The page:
ROSEBURG — Inside a room at the Cow Creek Band of Umpqua Tribe of Indians’ new tribal community center are three framed sketch drawings by a Native artist.
K’Ehleyr McNulty, the tribe’s youth development specialist, pointed to a drawing of a traditional Cow Creek home — a plankhouse, with planks partially in the ground.
“That keeps you warmer in the winter and cooler in the summertime,” McNulty explained.
Another sketch depicted life near the river. A third showed a woman cooking camas root. McNulty said the images will be a part of a local lesson on traditional ways of living and the technologies the Cow Creek people used.
“Just because it happened in the past doesn’t mean it was primitive,” McNulty said.
McNulty is part of a team collaborating with the South Umpqua School District on curriculum specific to the Cow Creek tribe. It’s one element of a major change for Oregon’s public schools: Starting this year, Oregon schools are required to teach tribal history and the Native American experience in class.
The curriculum will roll out as 45 lessons for fourth-, eighth- and 10th-grade classrooms, with plans to add more grades in the future.
Signed in 2017, Senate Bill 13 requires the curriculum, called “Tribal History/Shared History.” It’s part of the state’s strategy to implement “historically accurate, culturally embedded, place-based, contemporary, and developmentally appropriate” American Indian and Alaska Native curriculum.
The curriculum won’t be available until January, and there’s a lot of work to be done before then.
45 lessons from English to math
The lessons will be taught in five subject areas — from English and social studies to math and science.
Nine “essential understandings” serve as the foundation for the lessons. They’ll range from language and sovereignty to sensitive topics like identity and “genocide, federal policy and laws.”
“It’s really focusing on Indigenous ways of knowing, thinking and doing,” said April Campbell, the Indian education adviser to Oregon’s deputy superintendent of public instruction.
This is the first time the Oregon Department of Education has been responsible for creating curriculum.
“That’s more of a local control task,” Campbell said.
To write the curriculum, ODE contracted with Education Northwest and consultant Shadiin Garcia.
For Garcia and Campbell, the curriculum represents more than a few new lessons. It has the ambitious goal of giving students an accurate representation of the life of Native people in Oregon.
“It actually enhances and corrects and addresses the misconceptions and the current erasures in curriculum across five subject areas,” Garcia said.
They say the lessons will align with state standards and objectives.
“We’re hoping that these are flexible enough where educators, teachers can implement fairly easily with their existing curriculum in the classroom,” Campbell said.
In addition to the state-mandated lessons, school districts around Oregon’s nine tribes will have access to localized material, like the sketches being incorporated in the Cow Creek lessons. The idea is for students to learn about their Native neighbors and how they live today.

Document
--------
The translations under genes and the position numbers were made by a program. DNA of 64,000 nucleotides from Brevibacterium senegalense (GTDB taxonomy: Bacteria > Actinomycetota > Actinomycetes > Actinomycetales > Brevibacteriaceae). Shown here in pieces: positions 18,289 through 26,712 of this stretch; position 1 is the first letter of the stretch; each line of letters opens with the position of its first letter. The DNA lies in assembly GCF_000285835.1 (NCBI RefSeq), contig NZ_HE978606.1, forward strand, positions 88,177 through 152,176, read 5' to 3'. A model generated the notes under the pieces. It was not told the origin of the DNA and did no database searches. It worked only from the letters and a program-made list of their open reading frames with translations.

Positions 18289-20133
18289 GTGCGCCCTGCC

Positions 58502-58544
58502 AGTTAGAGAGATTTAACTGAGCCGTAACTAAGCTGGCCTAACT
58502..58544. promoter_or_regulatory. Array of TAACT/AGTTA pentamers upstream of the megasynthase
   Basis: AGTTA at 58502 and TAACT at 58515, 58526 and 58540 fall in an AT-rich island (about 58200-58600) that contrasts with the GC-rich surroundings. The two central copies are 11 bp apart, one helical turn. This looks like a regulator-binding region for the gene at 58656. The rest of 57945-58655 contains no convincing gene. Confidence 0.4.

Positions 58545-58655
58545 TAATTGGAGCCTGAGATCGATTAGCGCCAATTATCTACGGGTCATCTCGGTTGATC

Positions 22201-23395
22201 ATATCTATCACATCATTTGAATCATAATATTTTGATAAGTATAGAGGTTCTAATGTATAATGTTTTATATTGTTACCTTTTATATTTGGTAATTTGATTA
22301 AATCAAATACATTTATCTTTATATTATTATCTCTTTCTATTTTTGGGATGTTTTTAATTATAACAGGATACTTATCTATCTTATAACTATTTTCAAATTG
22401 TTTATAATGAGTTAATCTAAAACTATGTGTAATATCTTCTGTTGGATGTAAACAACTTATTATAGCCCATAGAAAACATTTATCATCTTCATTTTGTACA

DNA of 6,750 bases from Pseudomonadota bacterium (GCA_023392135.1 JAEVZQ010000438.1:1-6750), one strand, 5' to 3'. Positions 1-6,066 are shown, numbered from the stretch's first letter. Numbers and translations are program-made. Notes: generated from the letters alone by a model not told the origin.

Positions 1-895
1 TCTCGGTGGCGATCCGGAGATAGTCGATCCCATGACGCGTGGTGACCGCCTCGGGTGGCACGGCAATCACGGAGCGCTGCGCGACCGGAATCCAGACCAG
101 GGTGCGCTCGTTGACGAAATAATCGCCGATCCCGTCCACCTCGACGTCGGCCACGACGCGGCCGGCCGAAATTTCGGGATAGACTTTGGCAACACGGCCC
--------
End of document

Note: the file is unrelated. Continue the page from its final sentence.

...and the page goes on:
Value for Oregon’s Native American students
As a tribal advocate for South Umpqua School District, Renae Guenther works on boosting Native American student attendance by bringing in speakers and hosting cultural events for the community. She’s also a Cow Creek tribal member and is working with the tribe’s youth development specialist, McNulty, to bring tribal lessons to South Umpqua schools.
Guenther has a personal stake in it, too. She has two young sons who will receive this instruction in schools alongside non-Native classmates.
“It gives me hope for their education and for them to feel accurately represented,” Guenther said.
She hopes the Cow Creek curriculum will teach the broader community about the tribe in their backyard.
“Most of the kids and even the general public will relate the tribe to the Seven Feathers casino,” Guenther said. “It’s important for our kids and our youth to know that there’s more to the tribe than just the casino and to fill that accurate representation.”
As a consultant for Education Northwest, Shadiin Garcia will help develop four local, tribe-specific sets of lessons, for Cow Creek, the Confederated Tribes of Siletz Indians, Burns Paiute of Harney County and the Coquille Indian Tribe.
Some communities have had curriculum for years.
The Confederated Tribes of Grand Ronde has a curriculum specialist who created tribal history lessons for fourth and eighth grade, which were tested in 2016 in the Willamina School District.
For districts not near tribal communities, their students may still receive lessons specific to each of Oregon’s tribes.
“The long-term goal is Oregon Department of Education is going to — with permission from the nations — make available the content from all the nine nations,” Garcia said.